Ease the Transition with Phased Retirement

Phased retirement is a process that many employees are turning to in order to ease the transition into full retirement. This strategy carries with it several different advantages to both the retiree and the employer. Here are a few things to consider about phased retirement.

Phased Retirement

Phased retirement is an arrangement between an employee and an employer in order to gradually ease the employee into being retired. With this arrangement, the employee will not be working a full schedule, as she was earlier in her career. She will not be fully retired and will still have certain responsibilities with the employer. There are many different types of arrangements that could classify as phased retirement.

Reduction of Hours

One example of a phased retirement is a reduction of hours. With this scenario, the employee will still work throughout the week, although her schedule will be significantly less than what it was. For example, she might work only 15 to 20 hours per week instead of the normal 40. This will provide her with more time to enjoy herself in retirement, but it will allow her to stay busy at the same time.

Seasonal Employment

Another example of phased retirement is seasonal employment. The retiree might be called upon only during the busiest seasons of the year for the employer. For example, the company might bring in the retiree for the Christmas season when the majority of sales occur. This arrangement gives the employer the ability to bring on extra help that does not require extra training. The retiree will be able to immediately come in and start working again.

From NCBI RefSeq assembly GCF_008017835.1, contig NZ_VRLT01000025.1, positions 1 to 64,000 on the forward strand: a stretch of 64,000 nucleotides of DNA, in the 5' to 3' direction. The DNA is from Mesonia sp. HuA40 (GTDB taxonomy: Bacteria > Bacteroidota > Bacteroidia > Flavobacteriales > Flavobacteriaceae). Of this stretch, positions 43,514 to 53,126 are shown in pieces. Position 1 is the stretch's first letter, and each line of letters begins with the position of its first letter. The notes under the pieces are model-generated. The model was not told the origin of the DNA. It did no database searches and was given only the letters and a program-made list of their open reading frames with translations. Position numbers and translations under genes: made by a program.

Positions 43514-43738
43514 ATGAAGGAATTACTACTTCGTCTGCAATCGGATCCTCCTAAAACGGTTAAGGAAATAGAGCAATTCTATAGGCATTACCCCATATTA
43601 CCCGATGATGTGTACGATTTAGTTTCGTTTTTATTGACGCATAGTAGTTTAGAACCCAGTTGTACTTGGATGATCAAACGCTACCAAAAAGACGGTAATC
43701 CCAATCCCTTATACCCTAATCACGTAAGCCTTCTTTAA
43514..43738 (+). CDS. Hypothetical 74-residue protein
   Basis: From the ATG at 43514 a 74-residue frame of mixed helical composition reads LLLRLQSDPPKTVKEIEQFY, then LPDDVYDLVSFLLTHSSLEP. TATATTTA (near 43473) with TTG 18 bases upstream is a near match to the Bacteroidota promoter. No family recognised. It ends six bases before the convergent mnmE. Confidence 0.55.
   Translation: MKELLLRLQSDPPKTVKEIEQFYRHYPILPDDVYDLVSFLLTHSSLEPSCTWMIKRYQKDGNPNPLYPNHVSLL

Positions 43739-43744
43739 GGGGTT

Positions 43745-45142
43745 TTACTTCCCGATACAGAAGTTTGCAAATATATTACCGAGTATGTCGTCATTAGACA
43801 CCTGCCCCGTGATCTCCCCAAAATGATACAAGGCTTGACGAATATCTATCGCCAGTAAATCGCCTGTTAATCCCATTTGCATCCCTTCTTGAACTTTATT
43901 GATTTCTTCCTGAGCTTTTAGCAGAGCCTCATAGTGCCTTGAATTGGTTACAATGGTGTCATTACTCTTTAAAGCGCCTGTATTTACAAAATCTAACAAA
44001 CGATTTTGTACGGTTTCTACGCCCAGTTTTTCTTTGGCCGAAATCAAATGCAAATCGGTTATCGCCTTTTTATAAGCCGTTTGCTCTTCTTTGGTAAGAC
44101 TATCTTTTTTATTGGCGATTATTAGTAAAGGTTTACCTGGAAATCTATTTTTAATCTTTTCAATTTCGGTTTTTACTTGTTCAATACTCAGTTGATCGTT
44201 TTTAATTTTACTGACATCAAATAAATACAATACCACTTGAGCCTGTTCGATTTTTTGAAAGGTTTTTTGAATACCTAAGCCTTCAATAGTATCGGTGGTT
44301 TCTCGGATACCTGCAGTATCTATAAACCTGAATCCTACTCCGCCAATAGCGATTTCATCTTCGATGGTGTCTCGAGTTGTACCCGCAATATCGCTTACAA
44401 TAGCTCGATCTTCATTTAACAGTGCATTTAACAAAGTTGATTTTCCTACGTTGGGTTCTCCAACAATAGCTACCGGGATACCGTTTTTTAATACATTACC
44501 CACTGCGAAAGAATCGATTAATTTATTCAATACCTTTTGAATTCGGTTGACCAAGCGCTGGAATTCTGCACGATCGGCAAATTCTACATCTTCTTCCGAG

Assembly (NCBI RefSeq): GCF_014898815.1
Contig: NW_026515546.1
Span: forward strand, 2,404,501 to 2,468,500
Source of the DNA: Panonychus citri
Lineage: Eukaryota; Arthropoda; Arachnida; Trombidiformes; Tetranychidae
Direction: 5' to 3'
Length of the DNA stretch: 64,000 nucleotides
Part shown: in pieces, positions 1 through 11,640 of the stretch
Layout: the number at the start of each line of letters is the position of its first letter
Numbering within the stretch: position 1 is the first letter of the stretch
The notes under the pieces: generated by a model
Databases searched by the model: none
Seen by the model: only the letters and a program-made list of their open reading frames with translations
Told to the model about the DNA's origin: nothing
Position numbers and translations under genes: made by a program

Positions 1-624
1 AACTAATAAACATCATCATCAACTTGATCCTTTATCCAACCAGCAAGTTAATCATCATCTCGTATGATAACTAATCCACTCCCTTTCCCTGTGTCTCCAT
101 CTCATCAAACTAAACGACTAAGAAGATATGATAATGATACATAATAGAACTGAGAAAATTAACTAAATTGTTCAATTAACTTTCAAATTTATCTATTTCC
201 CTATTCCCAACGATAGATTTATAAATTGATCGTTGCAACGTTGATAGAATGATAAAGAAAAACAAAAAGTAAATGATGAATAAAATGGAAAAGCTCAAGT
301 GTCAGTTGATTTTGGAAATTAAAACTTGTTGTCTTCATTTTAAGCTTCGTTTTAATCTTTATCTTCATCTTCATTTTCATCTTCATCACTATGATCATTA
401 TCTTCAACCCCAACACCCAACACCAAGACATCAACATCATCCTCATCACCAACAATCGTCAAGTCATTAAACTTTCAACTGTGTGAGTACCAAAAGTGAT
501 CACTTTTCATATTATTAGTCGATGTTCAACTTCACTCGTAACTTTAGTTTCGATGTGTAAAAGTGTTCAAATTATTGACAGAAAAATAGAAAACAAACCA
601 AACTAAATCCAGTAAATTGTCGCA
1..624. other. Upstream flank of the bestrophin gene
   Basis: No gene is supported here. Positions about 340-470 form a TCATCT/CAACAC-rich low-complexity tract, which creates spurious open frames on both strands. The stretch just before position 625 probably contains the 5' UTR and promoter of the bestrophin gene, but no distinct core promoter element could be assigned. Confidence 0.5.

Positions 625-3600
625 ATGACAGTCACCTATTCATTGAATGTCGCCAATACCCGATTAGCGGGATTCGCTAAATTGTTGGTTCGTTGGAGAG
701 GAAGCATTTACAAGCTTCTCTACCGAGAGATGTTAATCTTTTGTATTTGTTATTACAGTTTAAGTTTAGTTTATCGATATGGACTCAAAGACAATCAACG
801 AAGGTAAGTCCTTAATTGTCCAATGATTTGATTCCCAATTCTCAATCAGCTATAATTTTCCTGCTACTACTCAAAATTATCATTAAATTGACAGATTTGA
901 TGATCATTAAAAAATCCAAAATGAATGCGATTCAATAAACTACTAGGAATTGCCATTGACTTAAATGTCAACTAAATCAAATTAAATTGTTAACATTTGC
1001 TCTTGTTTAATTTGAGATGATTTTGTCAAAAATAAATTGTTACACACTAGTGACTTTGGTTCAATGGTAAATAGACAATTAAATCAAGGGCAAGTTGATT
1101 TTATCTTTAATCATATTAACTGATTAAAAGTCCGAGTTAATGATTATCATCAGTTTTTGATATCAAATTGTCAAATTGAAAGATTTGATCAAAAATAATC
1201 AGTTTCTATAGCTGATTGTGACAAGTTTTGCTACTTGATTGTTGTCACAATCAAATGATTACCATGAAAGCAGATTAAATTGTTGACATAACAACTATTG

Extra Income

One of the major advantages of this type of retirement is that it provides extra income for the retiree. Many retirees have trouble transitioning from having a regular income to a retirement income. With this strategy, they can combine their retirement incomes with regular paychecks from their employers. This makes it much more comfortable for them financially and allows them to transition slowly into living fully off of retirement pay.

Experience

Many employers also prefer this method because it allows them to retain experienced employees. In certain industries that do not have many qualified people coming into the business, they can still rely on highly knowledgeable employees that have been around for years. They can count on these employees to perform jobs that other employees are not qualified to do and leave the rest of the work for the full-time employees.

Transitioning

Many retirees report that this type of system makes the transition much easier on them. Many people have experienced a dramatic change going from full-time employment immediately to full-time retirement. Many of them do not know how to handle themselves and do not enjoy the process. With this gradual transition process, they can still do something that they are good at and have more time to enjoy the other things of life as well.

blog comments powered by Disqus